• Pacing during a cross-country mountain bike mass-participation event according to race performance, experience, age and sex.

      Moss, Samantha Louise; Francis, Ben; Calogiuri, Giovanna; Highton, Jamie (2018-12-15)
      This study describes pacing strategies adopted in an 86-km mass-participation cross-country marathon mountain bike race (the 'Birkebeinerrittet'). Absolute (km·h ) and relative speed (% average race speed) and speed coefficient of variation (%CV) in five race sections (15.1, 31.4, 52.3, 74.4 and 100% of total distance) were calculated for 8182 participants. Data were grouped and analysed according to race performance, age, sex and race experience. The highest average speed was observed in males (21.8 ± 3.7 km/h), 16-24 yr olds (23.0 ± 4.8 km/h) and those that had previously completed >4 Birkebeinerrittet races (22.5 ± 3.4 km/h). Independent of these factors, the fastest performers exhibited faster speeds across all race sections, whilst their relative speed was higher in early and late climbing sections (Cohen's d = 0.45-1.15) and slower in the final descending race section (d = 0.64-0.98). Similar trends were observed in the quicker age, sex and race experience groups, who tended to have a higher average speed in earlier race sections and a lower average speed during the final race section compared to slower groups. In all comparisons, faster groups also had a lower %CV for speed than slower groups (fastest %CV = 24.02%, slowest %CV = 32.03%), indicating a lower variation in speed across the race. Pacing in a cross-country mountain bike marathon is related to performance, age, sex and race experience. Better performance appears to be associated with higher relative speed during climbing sections, resulting in a more consistent overall race speed.
    • Factors affecting the anthropometric and physical characteristics of elite academy rugby league players: a multi-club study.

      Dobbin, Nick; Moss, Samantha; Highton, Jamie; Twist, Craig; University of Chester (Human Kinetics, 2018-12)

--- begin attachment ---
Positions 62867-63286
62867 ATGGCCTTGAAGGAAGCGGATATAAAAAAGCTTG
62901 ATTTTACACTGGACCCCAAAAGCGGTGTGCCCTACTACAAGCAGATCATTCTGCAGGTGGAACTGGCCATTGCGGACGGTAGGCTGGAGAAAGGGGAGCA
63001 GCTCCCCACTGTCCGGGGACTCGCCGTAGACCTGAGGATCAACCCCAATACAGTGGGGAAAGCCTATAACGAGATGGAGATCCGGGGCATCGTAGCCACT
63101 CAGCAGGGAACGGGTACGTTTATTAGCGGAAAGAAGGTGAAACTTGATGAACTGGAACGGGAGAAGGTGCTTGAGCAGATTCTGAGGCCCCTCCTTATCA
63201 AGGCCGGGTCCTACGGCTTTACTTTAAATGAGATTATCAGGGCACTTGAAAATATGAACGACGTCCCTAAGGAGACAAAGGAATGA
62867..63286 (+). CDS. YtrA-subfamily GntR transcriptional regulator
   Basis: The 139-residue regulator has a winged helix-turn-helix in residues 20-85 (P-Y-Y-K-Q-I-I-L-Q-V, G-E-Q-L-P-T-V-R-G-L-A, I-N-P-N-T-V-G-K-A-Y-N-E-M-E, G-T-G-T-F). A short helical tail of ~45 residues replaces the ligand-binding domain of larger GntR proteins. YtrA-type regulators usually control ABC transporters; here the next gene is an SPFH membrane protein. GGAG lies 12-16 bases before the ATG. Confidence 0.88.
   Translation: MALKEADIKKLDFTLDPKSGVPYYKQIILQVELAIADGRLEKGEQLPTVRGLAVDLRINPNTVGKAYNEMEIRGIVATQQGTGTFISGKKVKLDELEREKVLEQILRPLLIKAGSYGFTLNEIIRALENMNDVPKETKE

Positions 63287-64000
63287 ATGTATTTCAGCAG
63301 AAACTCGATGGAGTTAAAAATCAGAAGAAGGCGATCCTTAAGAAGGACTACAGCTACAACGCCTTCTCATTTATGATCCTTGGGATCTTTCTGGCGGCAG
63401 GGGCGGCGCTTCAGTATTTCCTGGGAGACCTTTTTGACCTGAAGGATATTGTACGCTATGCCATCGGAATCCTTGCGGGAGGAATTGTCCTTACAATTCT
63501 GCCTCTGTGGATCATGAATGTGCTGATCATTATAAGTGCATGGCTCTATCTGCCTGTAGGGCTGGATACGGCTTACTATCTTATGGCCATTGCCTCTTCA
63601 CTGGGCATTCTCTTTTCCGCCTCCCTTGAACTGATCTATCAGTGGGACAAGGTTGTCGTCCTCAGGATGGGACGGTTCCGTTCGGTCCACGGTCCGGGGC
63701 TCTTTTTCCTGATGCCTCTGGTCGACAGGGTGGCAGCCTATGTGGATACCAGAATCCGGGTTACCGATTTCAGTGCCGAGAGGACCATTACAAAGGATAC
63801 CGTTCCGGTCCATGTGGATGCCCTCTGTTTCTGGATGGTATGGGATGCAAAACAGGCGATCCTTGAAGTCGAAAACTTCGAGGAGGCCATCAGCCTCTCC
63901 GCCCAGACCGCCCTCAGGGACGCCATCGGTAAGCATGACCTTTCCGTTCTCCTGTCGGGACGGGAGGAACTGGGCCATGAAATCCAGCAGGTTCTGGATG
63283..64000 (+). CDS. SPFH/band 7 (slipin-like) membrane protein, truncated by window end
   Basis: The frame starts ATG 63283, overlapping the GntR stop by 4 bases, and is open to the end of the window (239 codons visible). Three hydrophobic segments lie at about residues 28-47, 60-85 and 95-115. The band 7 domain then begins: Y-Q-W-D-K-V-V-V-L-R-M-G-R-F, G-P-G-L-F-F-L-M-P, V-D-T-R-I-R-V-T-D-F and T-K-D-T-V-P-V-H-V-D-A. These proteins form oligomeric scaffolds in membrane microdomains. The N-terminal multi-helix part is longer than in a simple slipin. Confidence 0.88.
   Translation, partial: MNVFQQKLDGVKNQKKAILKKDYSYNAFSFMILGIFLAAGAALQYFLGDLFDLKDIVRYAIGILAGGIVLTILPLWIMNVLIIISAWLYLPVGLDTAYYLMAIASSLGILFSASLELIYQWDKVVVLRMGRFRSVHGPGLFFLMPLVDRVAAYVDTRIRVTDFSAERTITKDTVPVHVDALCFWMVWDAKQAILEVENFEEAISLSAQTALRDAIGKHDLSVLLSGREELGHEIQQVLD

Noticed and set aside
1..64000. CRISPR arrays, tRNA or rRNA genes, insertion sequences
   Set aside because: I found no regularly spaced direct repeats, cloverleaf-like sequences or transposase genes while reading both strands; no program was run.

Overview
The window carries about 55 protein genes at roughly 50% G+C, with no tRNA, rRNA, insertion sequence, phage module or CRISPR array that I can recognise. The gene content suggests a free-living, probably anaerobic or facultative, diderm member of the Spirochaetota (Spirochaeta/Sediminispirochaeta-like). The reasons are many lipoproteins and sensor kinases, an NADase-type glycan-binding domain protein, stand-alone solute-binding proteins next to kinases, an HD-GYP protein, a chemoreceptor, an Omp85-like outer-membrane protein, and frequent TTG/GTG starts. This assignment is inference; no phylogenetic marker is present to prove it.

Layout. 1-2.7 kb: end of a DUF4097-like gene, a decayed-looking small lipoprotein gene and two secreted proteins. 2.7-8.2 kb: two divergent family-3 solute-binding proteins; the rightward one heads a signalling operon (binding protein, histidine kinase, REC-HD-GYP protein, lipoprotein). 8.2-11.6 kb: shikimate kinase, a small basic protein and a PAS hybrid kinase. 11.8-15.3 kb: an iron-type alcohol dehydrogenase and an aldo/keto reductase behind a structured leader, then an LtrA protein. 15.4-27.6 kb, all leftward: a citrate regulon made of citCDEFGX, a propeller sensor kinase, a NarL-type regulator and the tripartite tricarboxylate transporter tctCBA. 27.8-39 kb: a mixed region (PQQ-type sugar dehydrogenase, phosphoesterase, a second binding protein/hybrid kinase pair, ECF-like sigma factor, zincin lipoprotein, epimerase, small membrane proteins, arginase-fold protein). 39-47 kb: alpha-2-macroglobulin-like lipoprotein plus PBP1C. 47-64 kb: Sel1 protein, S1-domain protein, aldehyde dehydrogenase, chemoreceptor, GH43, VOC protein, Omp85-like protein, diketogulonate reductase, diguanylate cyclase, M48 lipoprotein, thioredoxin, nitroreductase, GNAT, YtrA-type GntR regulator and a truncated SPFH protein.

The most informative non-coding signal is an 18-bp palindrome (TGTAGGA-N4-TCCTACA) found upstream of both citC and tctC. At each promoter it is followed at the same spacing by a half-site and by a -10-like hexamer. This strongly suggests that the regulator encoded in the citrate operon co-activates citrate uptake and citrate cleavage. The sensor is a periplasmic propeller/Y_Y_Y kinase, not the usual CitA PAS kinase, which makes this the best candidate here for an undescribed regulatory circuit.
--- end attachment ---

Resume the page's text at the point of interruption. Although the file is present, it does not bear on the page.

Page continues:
Purpose: To investigate the factors affecting the anthropometric and physical characteristics of elite academy rugby league players. Methods: One hundred and ninety-seven elite academy rugby league players (age = 17.3 ± 1.0 years) from five Super League clubs completed measures of anthropometric and physical characteristics during a competitive season. The interaction between, and influence of contextual factors on characteristics was assessed using linear mixed modelling. Results: Associations were observed between several anthropometric and physical characteristics. All physical characteristics improved during preseason and continued to improve until mid-season where thereafter 10 m sprint (η2 = 0.20 cf. 0.25), CMJ (η2 = 0.28 cf. 0.30) and prone Yo-Yo Intermittent Recovery Test (Yo-Yo IR) (η2 = 0.22 cf. 0.54) performance declined. Second (η2 = 0.17) and third (η2 = 0.16) years were heavier than first years, whilst third years had slower 10 m sprint times (η2 = 0.22). Large positional variability was observed for body mass, 20 m sprint time, medicine ball throw, countermovement jump, and prone Yo-Yo IR1. Compared to bottom-ranked teams, top demonstrated superior 20 m (η2 = -0.22) and prone Yo-Yo IR1 (η2 = 0.26) performance whilst middle-ranked teams reported higher CMJ height (η2 = 0.26) and prone Yo-Yo IR1 distance (η2 = 0.20), but slower 20 m sprint times (η2 = 0.20). Conclusion: These findings offer practitioners designing training programmes for academy rugby league players insight into the relationships between anthropometric and physical characteristics and how they are influenced by playing year, league ranking, position and season phase.